Published on September 25th, 2003 | by Gerry Galipault


Bouncing Back, For Good

Vicki Peterson wants to make one thing clear: The Bangles are here to stay.

Just because the singer-lead guitarist has reunited with band mates Susanna Hoffs (vocals, guitar), sister Debbi Peterson (drums, vocals) and Michael Steele (bass, vocals) doesn’t mean they’re going to crisscross the country on some “I Love the ’80s” nostalgia tour.

“Doll Revolution,” their first studio album since 1988, is proof that they mean business. Released Sept. 23 onKoch, the power-pop album – produced by the band and Brad Wood – is exactly what fans might expect from one of America’s most accomplished female rock bands.

It’s as if they had never left.

“I wasn’t at all interested in doing something that was going to be ‘Let’s do a reunion tour, the House Payment Tour,’ and recycle the old hits,” Vicki Peterson said recently. “I was only interested in it if it was going to be a viable musical entity, actually functioning as the Bangles with the same ideals we had when we started in 1981.”

One listen to the rollicking opening track, the Elvis Costello-penned “Tear Off Your Own Head (It’s a Doll Revolution),” is all it takes to convince skeptics.

The song first appeared on Costello’s 2002 LP “When I Was Cruel,” but Peterson says they intended to record it even before he did.

“He was originally using that as a pilot for a TV series he’s trying to get picked up, about a girl group,” she said. “He had called Susanna and wanted a female voice. But it was his voice on the original demo and nobody was getting it because people don’t have enormous imaginations and hear Elvis as a female. So he called Susanna and Michael. I was down in Louisiana so I couldn’t be part of the fun.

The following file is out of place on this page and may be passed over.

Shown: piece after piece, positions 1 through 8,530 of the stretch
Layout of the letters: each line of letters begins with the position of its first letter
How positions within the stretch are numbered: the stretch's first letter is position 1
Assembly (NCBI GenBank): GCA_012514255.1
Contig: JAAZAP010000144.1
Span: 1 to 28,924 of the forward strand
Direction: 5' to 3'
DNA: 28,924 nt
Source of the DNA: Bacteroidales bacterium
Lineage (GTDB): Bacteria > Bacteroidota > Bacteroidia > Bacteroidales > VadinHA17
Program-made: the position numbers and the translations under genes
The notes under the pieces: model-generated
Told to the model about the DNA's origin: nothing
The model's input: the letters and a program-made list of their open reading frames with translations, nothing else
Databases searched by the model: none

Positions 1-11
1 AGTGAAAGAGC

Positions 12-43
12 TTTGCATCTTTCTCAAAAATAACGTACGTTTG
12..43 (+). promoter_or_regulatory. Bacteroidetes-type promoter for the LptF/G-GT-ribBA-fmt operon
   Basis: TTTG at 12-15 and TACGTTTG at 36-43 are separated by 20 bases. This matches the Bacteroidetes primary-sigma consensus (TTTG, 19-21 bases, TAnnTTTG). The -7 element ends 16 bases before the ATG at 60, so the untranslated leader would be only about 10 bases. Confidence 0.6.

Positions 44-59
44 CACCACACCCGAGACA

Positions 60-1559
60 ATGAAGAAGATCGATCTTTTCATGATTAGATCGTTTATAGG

“Once they recorded the vocals for the song, Michael fell in love with it. She kept saying, ‘We have to do this song.’ When we finally got to the studio to record this album, that was definitely on our to-do list.”

The Bangles shine elsewhere, on “Something That You Said” (the first single), “Ask Me No Questions,” “I Will Take Care of You,” “Between the Two” and the psychedelic-tinged “Stealing Rosemary.”

“When we did this,” Peterson said, “the whole focus was just to go in and see what we had to say. It was very much high hopes, low expectations, more to please ourselves in a very self-indulgent and not worry about how it would be received.”

“Doll Revolution” swept first through Europe in March, via Liberty. At the time, the group didn’t have a U.S. label deal.

“For us, it was a matter of who came to bat first,” Peterson said. “We had this project completely ready, had the video shot, did this all ourselves – and then we started bringing it to people to see who we wanted to partner with and license the project to.”

Koch came out on top, and has issued the album with a bonus DVD featuring videos, unreleased tracks and “A Day in the Life of the Bangles” photo gallery.

Doing it their way was the only way, Peterson says.

“We didn’t want to sit around and wait for someone to figure out it was the right thing for them, when we knew it was the right thing for us,” she said. “We spent 2000 and 2001 playing shows. It was basically the ‘Bangles Recording Fund Drive’ tour. We pooled our money from the shows for a couple of years so we could record the album.”